Study- Magic mushrooms are the safest recreational drug
The study found that only 0.2% of the 12,000 people who reported consuming psilocybin hallucinogenic mushrooms last year needed emergency medical treatment.
That's five times lesser than those resulting from MDMA, LSD and cocaine.
The survey included 150,000 participants across 50 countries.
Magic mushrooms safest drug but still poses risks
What are magic mushrooms?
Magic mushrooms is a name given to fungi which contain a naturally existing psychedelic substance called psilocybin.
There are extensive accounts of the consumption of magic mushrooms in ancient South American Aztec and Mayan cultures.
Magic mushrooms are currently illegal in most countries the world over.
Expert says 'death from toxicity after consuming magic unheard of'
"Death from toxicity is almost unheard of, poisoning with more dangerous fungi being a much greater risk in terms of serious harms," he added.
Winstock said the biggest risk arises from individuals picking and consuming the wrong mushrooms.
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What happens when someone consumes magic mushrooms?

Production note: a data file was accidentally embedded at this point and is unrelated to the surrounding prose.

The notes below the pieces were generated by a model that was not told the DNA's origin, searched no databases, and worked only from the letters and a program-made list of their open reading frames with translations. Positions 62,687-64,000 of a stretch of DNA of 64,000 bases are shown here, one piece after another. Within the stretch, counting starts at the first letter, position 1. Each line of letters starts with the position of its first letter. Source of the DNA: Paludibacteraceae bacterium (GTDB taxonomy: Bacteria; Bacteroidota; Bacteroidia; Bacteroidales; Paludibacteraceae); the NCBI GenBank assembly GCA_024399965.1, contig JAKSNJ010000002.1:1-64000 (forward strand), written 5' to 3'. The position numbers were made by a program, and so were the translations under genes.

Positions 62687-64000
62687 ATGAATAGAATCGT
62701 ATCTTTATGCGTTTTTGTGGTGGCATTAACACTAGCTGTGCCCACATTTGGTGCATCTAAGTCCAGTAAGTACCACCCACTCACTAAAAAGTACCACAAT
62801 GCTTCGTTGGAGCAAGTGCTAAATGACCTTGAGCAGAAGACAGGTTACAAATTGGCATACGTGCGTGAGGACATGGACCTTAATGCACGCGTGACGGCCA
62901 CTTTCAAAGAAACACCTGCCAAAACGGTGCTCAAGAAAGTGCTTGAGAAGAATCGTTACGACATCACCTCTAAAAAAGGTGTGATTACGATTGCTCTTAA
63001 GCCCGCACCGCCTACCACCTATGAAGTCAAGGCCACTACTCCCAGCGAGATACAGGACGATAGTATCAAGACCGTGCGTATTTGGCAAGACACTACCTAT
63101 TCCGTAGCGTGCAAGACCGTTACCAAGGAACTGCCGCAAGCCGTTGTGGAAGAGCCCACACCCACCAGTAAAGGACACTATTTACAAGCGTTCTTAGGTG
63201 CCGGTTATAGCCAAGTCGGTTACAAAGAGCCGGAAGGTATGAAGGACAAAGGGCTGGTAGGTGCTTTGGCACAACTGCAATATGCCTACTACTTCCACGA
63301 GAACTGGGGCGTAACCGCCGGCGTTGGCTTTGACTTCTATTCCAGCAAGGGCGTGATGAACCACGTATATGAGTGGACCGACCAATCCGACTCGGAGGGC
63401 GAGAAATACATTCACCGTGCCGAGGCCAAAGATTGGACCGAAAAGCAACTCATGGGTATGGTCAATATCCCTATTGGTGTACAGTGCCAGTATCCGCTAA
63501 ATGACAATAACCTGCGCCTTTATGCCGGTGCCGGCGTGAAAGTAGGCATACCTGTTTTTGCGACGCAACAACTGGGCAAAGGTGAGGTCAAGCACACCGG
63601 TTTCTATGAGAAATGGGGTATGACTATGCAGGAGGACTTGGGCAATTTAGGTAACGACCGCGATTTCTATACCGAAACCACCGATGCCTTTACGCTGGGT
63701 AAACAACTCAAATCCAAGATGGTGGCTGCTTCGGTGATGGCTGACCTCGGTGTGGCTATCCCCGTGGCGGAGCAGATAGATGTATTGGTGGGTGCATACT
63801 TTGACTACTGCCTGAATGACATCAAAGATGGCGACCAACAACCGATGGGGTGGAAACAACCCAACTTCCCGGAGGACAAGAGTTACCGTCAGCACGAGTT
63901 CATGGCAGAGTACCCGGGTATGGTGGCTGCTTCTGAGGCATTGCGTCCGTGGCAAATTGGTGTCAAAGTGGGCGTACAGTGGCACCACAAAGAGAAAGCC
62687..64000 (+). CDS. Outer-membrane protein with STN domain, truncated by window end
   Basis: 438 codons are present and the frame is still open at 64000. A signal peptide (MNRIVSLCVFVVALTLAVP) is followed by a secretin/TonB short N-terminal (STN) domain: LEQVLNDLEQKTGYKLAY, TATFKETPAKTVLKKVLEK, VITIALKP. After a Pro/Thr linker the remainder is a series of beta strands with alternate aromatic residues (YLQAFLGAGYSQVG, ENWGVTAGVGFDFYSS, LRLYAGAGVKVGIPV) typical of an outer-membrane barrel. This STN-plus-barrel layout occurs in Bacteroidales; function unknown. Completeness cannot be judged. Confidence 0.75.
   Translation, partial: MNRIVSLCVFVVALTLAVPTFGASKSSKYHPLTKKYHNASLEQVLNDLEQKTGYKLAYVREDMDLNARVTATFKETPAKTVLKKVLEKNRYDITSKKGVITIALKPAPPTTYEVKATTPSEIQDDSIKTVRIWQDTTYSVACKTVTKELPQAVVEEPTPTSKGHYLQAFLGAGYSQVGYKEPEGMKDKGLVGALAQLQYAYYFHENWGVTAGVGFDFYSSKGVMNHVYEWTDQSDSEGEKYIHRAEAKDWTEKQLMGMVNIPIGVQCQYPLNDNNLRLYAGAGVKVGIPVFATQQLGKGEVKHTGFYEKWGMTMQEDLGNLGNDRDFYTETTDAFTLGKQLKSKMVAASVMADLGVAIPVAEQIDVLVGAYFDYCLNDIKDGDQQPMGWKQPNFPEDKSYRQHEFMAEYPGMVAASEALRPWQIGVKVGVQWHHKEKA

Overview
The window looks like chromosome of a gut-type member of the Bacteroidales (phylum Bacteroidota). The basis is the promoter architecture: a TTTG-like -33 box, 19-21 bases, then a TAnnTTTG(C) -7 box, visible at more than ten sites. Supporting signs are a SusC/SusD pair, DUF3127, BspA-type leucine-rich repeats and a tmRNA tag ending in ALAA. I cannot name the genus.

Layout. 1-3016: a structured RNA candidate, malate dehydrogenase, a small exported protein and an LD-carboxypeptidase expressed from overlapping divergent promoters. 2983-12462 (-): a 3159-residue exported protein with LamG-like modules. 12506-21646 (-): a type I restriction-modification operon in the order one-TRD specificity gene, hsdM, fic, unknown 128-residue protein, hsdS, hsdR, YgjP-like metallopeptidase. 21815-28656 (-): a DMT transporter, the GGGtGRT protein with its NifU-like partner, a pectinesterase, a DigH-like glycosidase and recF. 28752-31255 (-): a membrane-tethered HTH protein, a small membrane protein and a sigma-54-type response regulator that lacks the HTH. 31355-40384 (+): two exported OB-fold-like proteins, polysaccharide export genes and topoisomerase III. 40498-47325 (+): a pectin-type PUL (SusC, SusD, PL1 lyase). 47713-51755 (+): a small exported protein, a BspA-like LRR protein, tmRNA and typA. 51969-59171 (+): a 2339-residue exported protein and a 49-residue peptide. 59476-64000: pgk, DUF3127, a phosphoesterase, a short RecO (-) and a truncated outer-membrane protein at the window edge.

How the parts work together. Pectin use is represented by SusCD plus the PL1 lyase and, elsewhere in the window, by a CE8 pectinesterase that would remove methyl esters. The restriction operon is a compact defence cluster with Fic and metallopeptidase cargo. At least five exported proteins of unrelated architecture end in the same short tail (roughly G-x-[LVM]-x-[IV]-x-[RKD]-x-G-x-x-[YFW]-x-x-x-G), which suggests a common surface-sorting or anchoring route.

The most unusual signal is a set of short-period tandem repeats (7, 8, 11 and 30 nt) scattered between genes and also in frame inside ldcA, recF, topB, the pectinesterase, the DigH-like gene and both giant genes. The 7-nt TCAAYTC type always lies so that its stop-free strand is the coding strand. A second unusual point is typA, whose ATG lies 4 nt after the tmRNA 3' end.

Once ingested, magic mushrooms cause hallucinations characterized by the distortion of colors, sounds and objects.
"Some people can feel more emotionally sensitive or more creative or feel enlightened," says drug advice website Frank.
"They can also speed up and slow down your sense of time and movement. They can make it feel like you're dreaming when you're awake."
Magic mushrooms consumption not without risk
Winstock said: "Combined use with alcohol and use within risky or unfamiliar settings increase the risks of harm- most commonly accidental injury, panic and short lived confusion, disorientation and fears of losing one's mind."
Panic attacks, flashbacks, stomach pains, disorientation and nausea are common side-effects from consuming mushrooms.
Winstock suggests users should plan their trip "with trusted company" and in a safe place.
Mushrooms have medical uses
Magic mushrooms have been known to have medical applications as they've been shown to help counter anxiety and depression in clinical trials. The drug is also not likely to be addictive.
Methamphetamine most dangerous drug, synthetic cannabis follows
The survey found that methamphetamine was the most dangerous drug, with 5% of all users admitting that they wound up needing medical treatment.
Synthetic cannabis was the second most dangerous drug, with 3.2% users needing treatment.
In 2016, the rate of people requiring emergency medical treatment after alcohol consumption was 1.3%, for MDMA-1.2%, cocaine-1%, LSD-1%, and cannabis-0.6%.
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